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Engineers cope with rising tide of rain (UPDATE)

Viola, Wisconsin, is seen mostly underwater on June 9, 2008. An earthen dam along a man-made lake gave way under severe flooding, unleashing a powerful current that ripped several homes off their foundations and down the Wisconsin River. (AP Photo/Wisconsin State Journal, Steve Apps)

Viola, Wisconsin, is seen mostly underwater on June 9, 2008. An earthen dam along a man-made lake gave way under severe flooding, unleashing a powerful current that ripped several homes off their foundations and down the Wisconsin River. (AP Photo/Wisconsin State Journal, Steve Apps)

By Sean Ryan

Increased intensity and frequency of rainstorms has researchers in the state considering more storm-water regulations.

The so-called 100-year storms, which dump roughly six inches of rain in 24 hours, are occurring more frequently. That is leading planners, up to their ankles in floods, to wonder if they must design larger systems to handle more storm water.

Between 1950 and 2006, the amount of rainfall in Wisconsin has been increasing by 10 percent to 15 percent annually, according to research from the University of Wisconsin-Madison Center for Sustainability and the Global Environment. Milwaukee, for example, had two storms in 2008 that landed on the area’s top 10 list for inches of rainfall in a 24-hour period.

To make sure storm-water systems are designed to handle heavier loads, a state work group is considering whether Wisconsin should set minimum design standards for storm-water control systems, including sewers and retention ponds. The state regulates storm-water runoff cleanliness but has not created statewide minimums for managing certain quantities of rain, said David S. Liebl, statewide storm-water specialist with the University of Wisconsin-Cooperative Extension. Municipalities now approve their own standards for designing storm sewers, Liebl said.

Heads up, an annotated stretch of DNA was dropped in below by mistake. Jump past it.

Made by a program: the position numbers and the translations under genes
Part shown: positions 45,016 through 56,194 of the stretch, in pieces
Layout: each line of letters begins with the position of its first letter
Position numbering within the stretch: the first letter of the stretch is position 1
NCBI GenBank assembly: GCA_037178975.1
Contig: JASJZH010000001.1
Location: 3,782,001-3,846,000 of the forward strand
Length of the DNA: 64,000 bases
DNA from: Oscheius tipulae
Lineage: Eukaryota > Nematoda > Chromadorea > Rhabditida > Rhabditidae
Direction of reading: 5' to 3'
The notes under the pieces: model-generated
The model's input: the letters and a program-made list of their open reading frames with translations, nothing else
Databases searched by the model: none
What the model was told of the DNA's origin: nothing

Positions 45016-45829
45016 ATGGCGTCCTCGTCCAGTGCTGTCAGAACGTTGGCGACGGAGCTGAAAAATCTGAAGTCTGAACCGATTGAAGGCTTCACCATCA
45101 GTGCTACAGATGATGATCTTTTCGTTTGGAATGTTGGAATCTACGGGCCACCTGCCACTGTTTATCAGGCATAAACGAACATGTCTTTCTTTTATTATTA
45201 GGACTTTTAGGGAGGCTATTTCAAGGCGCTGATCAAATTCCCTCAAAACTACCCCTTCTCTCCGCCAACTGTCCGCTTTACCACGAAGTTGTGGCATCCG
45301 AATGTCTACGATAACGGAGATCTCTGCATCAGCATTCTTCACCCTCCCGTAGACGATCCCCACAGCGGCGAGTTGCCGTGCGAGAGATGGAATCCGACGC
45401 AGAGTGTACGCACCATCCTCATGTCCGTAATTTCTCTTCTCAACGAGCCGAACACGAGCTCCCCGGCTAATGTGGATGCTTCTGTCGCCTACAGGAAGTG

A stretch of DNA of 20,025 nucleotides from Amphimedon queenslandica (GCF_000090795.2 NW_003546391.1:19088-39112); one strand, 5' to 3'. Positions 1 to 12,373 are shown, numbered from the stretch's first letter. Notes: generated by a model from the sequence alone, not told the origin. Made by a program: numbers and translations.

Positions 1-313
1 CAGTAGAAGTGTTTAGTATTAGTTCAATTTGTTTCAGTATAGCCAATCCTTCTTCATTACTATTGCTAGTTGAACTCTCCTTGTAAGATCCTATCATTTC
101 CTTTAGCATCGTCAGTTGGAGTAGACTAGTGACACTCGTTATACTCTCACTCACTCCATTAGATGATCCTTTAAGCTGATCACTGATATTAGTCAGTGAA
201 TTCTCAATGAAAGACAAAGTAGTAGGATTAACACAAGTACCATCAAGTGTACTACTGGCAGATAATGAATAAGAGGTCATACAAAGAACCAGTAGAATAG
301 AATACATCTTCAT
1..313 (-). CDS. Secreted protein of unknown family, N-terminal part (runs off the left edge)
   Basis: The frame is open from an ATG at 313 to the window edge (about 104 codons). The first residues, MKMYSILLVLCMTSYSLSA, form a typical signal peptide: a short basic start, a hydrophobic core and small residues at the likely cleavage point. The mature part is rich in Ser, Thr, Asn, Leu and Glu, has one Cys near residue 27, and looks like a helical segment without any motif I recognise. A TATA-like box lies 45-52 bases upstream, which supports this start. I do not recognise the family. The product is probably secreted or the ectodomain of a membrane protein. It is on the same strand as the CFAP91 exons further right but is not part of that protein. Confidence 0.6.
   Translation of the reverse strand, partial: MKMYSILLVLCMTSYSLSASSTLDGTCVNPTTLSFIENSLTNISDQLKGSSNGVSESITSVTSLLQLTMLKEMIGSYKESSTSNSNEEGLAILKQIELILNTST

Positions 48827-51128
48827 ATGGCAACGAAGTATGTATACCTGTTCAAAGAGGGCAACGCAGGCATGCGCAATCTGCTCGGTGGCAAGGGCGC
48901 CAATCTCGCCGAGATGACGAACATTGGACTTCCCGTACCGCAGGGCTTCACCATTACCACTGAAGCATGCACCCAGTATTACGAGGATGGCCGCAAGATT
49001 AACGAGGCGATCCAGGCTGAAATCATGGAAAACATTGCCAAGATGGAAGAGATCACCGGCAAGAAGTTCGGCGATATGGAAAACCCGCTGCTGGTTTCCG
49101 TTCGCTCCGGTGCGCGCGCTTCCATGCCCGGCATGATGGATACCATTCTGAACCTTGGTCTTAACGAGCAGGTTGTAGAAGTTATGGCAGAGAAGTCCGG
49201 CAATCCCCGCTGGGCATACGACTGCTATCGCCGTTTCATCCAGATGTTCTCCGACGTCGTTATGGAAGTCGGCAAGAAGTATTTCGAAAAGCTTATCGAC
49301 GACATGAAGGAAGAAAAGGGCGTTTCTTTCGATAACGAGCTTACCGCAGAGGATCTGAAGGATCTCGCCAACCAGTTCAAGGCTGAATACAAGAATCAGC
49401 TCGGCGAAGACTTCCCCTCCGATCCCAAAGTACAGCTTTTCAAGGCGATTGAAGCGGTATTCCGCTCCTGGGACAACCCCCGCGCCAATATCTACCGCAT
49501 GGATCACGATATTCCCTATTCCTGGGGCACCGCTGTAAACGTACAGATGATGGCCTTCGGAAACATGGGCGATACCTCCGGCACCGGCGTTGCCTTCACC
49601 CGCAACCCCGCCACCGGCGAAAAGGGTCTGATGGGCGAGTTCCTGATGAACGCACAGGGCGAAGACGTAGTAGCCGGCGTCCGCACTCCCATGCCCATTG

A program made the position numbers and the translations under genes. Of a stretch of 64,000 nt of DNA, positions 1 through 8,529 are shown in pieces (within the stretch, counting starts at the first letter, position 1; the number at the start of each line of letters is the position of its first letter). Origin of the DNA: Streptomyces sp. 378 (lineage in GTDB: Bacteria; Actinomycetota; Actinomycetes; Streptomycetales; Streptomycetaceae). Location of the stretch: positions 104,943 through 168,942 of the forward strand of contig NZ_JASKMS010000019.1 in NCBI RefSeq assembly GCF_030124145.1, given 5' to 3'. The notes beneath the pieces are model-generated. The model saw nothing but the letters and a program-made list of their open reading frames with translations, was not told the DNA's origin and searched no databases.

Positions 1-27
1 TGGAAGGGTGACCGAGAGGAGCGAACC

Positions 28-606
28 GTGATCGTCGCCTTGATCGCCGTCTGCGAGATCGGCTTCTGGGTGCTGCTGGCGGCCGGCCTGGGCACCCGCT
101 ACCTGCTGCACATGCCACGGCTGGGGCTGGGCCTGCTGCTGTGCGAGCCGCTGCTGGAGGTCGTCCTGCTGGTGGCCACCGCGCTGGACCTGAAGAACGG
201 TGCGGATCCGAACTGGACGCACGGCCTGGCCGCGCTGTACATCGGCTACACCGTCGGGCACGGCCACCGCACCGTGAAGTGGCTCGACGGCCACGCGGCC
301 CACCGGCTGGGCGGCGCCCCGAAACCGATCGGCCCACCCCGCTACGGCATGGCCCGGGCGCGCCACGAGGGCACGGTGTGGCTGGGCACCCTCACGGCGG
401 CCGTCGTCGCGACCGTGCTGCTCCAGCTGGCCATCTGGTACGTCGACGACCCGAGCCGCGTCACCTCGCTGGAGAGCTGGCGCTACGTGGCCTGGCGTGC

A work group in the Wisconsin Initiative for Climate Change Impacts in spring will release recommendations for controlling storm water. Liebl, co-chairman of the initiative work group investigating storm-water control, said the group likely will recommend the state investigate recent storms and decide how large of a deluge systems must be able to handle.

“The public benefit is that you don’t rely on the budgets of small municipalities to develop these standards,” he said.

Rick Eilertson, city of Fitchburg environmental engineer, said municipalities are too busy dealing with compliance with the state’s storm-water runoff cleanliness standards to pay much attention to the possibility of capacity rules.

“Right now, the only proposed changes to the regulations deal with water quality,” he said, “so I don’t know that municipalities out there understand or are being aware of what the next things coming are.”

One comment

  1. A 10 percent increase annually between 1950 and 2006 would result in rainfall totals more than 200 times those in 1950.

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